There are a few interesting implications of this notification:

  • The RBI definitely sees gaining ‘unfettered supervisory access to data’ as integral to the process of enhancing cybersecurity in India’s digital payments ecosystem. The objective here seems to be ensuring that RBI can monitor the activities of payment systems providers who operate in India properly.
  • Global companies will be required to get local server space in India. This may seem like a pretty major development for India– but it’s not necessarily a new development when we look at the APAC region. China, Japan, Thailand, Malaysia and Indonesia have all apparently implemented similar requirements. So it seems like India’s not really changing the game, so much so as it is catching up to speed with the region.
  • The RBI has also placed focus on demonstrating compliance through a ‘systems audit report’. Payment systems operators are going to flock to the 69 empanelled auditors that have been notified by CERT-In – though they’ll probably have to go through each auditor’s offerings to see which ones can actually perform this audit.
  • One difficulty is probably determining which entities in India’s digital payments ecosystem don’t have to comply with this requirement.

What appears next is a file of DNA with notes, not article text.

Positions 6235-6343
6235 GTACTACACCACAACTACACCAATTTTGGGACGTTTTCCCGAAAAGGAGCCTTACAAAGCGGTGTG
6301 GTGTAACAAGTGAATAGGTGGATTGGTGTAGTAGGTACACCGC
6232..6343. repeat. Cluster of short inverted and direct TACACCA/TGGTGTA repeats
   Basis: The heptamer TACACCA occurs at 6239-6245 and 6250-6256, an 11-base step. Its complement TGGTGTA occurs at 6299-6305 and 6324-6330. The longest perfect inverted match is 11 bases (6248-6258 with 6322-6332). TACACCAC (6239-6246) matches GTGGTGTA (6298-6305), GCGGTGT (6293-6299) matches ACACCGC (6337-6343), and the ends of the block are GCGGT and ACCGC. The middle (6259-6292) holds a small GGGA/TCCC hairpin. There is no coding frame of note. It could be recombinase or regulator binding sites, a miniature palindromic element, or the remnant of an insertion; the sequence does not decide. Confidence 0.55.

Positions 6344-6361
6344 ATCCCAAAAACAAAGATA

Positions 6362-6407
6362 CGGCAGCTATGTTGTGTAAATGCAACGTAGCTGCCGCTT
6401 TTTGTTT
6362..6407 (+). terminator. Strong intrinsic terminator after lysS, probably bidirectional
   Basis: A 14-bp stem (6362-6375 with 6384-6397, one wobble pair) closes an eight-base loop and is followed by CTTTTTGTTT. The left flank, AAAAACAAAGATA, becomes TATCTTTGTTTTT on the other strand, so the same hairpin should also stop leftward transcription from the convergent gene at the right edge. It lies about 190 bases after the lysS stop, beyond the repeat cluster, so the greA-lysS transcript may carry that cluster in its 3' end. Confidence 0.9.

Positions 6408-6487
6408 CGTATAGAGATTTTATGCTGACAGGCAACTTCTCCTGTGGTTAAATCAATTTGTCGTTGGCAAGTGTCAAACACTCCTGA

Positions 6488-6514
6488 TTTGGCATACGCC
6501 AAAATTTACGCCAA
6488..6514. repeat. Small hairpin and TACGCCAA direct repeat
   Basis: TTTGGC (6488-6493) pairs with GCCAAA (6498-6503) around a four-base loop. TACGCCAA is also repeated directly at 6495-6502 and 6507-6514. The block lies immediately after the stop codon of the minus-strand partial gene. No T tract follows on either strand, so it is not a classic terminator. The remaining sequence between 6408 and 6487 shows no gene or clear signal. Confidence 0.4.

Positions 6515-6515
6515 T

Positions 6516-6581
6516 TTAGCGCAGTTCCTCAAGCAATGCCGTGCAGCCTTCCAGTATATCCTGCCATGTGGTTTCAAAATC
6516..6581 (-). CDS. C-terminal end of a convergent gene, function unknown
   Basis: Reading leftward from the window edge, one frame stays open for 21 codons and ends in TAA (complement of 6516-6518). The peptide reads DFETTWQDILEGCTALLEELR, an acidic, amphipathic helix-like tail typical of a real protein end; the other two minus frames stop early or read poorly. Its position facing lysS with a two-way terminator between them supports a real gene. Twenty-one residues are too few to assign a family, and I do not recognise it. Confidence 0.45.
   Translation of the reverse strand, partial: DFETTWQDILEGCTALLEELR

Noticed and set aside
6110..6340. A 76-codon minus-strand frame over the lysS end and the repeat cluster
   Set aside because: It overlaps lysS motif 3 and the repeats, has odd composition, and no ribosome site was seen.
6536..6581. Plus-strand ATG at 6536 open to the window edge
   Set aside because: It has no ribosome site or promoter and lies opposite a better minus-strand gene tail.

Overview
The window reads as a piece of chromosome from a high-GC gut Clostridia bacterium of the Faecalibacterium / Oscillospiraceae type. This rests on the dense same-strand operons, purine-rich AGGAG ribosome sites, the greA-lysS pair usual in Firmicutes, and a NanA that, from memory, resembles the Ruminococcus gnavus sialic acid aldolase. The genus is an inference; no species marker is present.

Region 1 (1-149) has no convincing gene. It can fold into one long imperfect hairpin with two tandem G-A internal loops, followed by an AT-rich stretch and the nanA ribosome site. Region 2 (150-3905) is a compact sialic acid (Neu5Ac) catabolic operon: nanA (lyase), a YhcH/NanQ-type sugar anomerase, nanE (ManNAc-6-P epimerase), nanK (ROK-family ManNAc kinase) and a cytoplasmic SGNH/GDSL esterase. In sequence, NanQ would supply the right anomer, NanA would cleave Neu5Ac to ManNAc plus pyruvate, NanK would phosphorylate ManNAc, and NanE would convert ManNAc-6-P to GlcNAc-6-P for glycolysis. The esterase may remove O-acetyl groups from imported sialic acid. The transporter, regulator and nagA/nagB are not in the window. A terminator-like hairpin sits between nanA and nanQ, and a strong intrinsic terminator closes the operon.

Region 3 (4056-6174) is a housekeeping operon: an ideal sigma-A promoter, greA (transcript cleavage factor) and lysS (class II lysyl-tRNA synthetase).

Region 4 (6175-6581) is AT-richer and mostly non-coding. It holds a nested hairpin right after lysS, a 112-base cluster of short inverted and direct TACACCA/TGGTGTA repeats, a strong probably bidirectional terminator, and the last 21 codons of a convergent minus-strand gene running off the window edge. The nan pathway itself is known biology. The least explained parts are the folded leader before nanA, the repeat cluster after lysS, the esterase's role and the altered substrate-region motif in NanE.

• In the press release, the RBI referred to ‘payment system operators’, which seemed to be an undefined group under the framework of the PSS Act.
  • However, the notification goes onto to reference ‘payment service providers’ – which are defined under the PSS Act – and also talks about their “service providers / intermediaries/ third party vendors”.
  • This could include a whole bundle of operators such as Visa/MasterCard, mobile wallet companies, payment gateways, and other licensed players.
  • RBI really needs to inject greater clarity around the meaning of ‘payment systems providers’; ‘payment systems operators’ as well as what it means by “service providers / intermediaries/ third party vendors”.
  • A similar difficulty is determining what all data must be stored in India as well. The RBI notification seems to be trying to cover every type of data by illustration, but doesn’t actually limit this requirement much.
  • Maybe a classification system for both (a) different entities and (b) different data categories would work well to define different entities’ requirements proportional to the risk?

Conclusion

Though there’s been a lot of controversial discussion around the introduction of data localisation in India, data localisation itself isn’t new for India.

The Companies Act 2013 requires records of books of accounts of an Indian entity to periodically backed-up on local mirror servers. Even the Environmental Protection Act requires records of generation and import of hazardous wastes to be maintained within Indian facilities. There’s also a National Data Sharing and Accessibility Policy, which requires all data collected through public funds to be stored in India. At Leegality.com, we too are covered by similar local storage requirements under the Aadhaar eSign regime.

Let’s wait and find out how the directive is implemented and if the industry is able to convince the RBI to make any favorable modifications.


Also published on Medium.